Mercedes-Benz S350 Problems

RepairPal has identified the most common problems with the Mercedes-Benz S350 as reported by actual vehicle owners. We'll tell you what the problem is and what it'll take to fix it.

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Known Problems

The Mercedes Benz S350 may have engine oil seeping or leaking from the back of the cylinder heads. This is commonly misdiagnosed as leaking valve covers.

On the back of the cylinder heads there are three, in total, plastic expansion plugs that plug access ports to the camshafts. These plugs are well known for seeping oil, and leaking if left unattended. The oil will run down the back of the engine and eventually make it to the ground. 

Replacement of these three plastic plugs is extremely simple, and should be done as regular maintenance. The recommended interval for replacement is every 60,000 miles.

The engine in the 2005-2008 Mercedes S350 is known by Mercedes Benz to have issues due to a poorly manufactured gear on the balance shaft (also known as the counter-rotating assembly). Since the balance shaft gear is driven by the timing chain, which keeps the engine rotating synchronously, when it fails, the timing of the engine will change causing:

-Illumination of the Check Engine Light

-Rough Running Conditions

-Stalling

-Loud Rattle or Slapping Noise

-OBD Trouble Code P1200 and P1208

Correction for this issue is replacement of the balance shaft, or balance shaft gear. Replacement of the timing chain and tensioner should be done as well. The Mercedes Benz dealer may cover some or all of the repair cost on select vehicles as a result of a class action settlement.

When starting the engine after sitting for several hours, a knocking sound may be heard for several seconds. This is a common issue with the 2005-2010 Mercedes Benz S350. There are three common problems that can cause this sound to occur:

-Oil pressure building too slowly, allowing for movement between the crankshaft and crankshaft bearings

- Stretch or wear of timing chain and components

- Balance shaft (counter rotating shaft) gear wear

The remediation for these problems can be crankshaft bearing replacement with correct size, replacement of timing components, or balance shaft replacement.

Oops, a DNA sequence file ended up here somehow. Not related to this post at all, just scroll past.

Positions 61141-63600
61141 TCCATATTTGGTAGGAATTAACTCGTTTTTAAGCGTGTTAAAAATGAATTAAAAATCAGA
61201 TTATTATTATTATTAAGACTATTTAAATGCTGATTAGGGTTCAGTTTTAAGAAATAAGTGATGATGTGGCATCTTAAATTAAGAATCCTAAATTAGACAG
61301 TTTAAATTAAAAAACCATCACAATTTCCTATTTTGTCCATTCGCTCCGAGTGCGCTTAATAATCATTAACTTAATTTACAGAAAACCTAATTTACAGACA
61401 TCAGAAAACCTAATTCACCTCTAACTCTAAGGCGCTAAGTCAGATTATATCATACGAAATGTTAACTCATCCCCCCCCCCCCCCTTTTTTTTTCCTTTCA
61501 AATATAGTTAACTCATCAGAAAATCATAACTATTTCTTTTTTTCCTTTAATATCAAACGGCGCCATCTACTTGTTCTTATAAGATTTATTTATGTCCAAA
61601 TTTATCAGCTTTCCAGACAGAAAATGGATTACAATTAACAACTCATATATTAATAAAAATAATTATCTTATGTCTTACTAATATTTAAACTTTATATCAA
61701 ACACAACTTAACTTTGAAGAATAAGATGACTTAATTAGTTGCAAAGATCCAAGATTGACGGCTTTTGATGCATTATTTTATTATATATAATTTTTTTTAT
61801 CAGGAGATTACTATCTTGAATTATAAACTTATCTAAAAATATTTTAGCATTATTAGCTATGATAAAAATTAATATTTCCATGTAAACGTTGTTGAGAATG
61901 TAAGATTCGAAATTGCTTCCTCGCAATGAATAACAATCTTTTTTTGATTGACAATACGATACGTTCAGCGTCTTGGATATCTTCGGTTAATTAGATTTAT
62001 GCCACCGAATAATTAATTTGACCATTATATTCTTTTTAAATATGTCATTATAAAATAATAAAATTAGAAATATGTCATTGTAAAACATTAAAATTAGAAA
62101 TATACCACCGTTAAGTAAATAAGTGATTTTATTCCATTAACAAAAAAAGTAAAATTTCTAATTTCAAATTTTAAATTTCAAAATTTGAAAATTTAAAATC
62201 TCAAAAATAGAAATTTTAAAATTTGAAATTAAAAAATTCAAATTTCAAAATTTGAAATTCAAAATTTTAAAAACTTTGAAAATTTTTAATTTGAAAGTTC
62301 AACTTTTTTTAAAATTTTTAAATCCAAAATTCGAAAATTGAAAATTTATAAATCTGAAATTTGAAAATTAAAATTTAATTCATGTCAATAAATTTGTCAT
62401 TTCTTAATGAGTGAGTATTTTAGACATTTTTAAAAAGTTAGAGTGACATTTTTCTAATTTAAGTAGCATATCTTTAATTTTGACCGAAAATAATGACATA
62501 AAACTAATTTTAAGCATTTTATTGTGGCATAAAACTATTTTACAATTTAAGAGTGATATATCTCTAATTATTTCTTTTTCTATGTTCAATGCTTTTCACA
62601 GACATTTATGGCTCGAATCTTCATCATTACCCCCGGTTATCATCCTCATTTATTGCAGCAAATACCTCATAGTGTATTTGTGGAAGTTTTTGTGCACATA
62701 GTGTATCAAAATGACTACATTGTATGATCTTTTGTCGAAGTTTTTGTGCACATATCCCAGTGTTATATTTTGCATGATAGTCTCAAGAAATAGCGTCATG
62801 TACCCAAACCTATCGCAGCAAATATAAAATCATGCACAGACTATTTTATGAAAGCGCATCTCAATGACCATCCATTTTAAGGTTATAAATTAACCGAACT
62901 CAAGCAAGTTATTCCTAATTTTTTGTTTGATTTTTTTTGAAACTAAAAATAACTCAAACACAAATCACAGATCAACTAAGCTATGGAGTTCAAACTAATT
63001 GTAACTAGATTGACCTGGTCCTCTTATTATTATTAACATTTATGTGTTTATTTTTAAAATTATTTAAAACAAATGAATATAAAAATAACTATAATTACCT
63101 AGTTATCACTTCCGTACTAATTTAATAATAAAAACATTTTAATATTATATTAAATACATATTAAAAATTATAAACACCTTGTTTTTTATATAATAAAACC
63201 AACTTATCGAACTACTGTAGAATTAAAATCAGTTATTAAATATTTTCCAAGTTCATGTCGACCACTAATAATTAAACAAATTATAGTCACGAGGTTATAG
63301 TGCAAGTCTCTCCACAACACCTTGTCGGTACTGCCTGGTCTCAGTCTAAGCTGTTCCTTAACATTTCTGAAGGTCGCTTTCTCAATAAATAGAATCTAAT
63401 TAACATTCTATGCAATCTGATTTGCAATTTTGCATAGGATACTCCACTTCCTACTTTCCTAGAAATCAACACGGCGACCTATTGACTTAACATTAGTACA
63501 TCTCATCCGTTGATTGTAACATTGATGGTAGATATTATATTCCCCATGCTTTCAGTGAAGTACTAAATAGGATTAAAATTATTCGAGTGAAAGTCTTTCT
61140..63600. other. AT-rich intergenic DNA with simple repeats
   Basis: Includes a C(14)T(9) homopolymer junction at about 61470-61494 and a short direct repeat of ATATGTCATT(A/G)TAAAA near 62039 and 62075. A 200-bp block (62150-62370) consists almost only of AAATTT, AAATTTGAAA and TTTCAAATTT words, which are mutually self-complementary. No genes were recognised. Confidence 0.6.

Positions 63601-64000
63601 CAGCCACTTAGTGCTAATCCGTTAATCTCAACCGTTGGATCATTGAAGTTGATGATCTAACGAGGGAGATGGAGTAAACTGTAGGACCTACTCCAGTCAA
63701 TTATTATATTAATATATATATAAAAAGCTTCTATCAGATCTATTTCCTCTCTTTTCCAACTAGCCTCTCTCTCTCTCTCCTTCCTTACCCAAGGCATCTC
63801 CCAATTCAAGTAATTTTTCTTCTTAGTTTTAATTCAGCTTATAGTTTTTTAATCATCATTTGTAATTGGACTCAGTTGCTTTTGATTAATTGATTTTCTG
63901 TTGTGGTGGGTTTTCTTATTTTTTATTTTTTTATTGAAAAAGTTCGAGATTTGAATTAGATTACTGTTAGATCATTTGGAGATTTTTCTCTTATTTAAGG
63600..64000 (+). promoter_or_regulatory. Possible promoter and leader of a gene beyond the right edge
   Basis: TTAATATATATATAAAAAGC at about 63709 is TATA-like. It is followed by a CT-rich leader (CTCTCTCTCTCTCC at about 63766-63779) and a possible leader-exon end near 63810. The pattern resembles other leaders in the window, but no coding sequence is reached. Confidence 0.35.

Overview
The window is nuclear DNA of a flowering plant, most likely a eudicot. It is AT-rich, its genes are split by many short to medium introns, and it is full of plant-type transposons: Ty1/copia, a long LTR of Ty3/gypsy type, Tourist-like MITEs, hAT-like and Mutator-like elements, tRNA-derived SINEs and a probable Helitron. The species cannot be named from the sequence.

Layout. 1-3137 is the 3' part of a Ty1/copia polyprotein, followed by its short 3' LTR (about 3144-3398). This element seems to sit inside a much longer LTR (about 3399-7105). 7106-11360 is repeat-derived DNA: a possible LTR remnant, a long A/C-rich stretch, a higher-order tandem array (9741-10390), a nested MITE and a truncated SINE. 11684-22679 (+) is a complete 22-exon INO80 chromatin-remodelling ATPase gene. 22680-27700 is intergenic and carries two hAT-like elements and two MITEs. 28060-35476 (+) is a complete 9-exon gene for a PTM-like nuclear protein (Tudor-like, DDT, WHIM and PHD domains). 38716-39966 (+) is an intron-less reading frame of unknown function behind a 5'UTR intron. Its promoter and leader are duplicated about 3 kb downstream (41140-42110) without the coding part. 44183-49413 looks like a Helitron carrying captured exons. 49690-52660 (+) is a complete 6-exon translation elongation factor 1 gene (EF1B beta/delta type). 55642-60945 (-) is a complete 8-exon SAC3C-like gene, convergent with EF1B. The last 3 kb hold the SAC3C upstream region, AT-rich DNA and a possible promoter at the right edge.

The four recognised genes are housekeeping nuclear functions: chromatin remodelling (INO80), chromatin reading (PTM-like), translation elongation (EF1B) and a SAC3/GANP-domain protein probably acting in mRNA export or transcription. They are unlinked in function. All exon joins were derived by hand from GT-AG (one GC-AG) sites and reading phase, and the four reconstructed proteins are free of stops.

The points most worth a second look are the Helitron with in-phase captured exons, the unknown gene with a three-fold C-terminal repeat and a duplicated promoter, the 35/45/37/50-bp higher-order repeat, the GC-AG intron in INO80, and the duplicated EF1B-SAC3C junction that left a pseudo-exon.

The camshaft adjuster solenoid (which is related to the variable valve timing system) may fail or timing chain/balance shaft components may wear, resulting in illumination of the Check Engine Light and various drivability issues for the 2005-2010 S350. Mercedes-Benz has released a service bulletin outlining specific repair instructions depending on fault codes stored.

The engine may develop a stalling and/or no start condition due to a failed crankshaft position sensor.

Other than a defective motor, a bad switch or blower motor resistor assembly can cause an inoperative heater blower motor.

The evaporator temperature sensor can fail, causing the AC compressor not to cycle. If the AC compressor does not turn on, the AC system will not blow cold air. If the compressor is stuck on, the air will be very cold at first, before warming up.

A refrigerant leak may develop from one or more of the following AC components: AC compressor, hose manifold for the compressor, or the evaporator core. The loss of refrigerant can cause poor AC performance. Our technicians tell us that proper leak diagnoses should be performed in order to determine the cause of any refrigerant loss.

Front thrust arm and control arm bushings can crack and sometimes tear completely. If this is not repaired quickly, damage to the front subframe unit will occur, which is very expensive to repair. Updated control arms (that prevent damage to the subframe when the bushings wear out) are available.

An engine Oil leak may develop from the PCV vent housing on the valve cover and/or the inspection plate on the front of the engine.

Some models have tandem hydraulic pumps—one section for power steering and the other for suspension adjustment. These pumps are prone to leakage from either section.

A cracked or broken heater core outlet housing can cause a coolant leak near the bulkhead (firewall). Our technicians remind us that coolant leaks should be repaired in order to avoid overheating the engine due to coolant loss.

One or more door windows may stop working due to a failed window regulator. Replacement of the failed regulator will be necessary to correct this concern.

The lower control arm bushings can wear and crack, resulting excessive movement at the control arm pivot point, leading to irregular and premature tire wear. Worn Ball joints can also cause similar tire wear symptoms. I some cases it may be necessary to replace the lower control arm, including bushings & ball joint to correct this concern.

Due to wear, high usage vehicles can experience ignition lock and tumbler failures. The ignition lock cylinder will generally require replacement to correct this concern.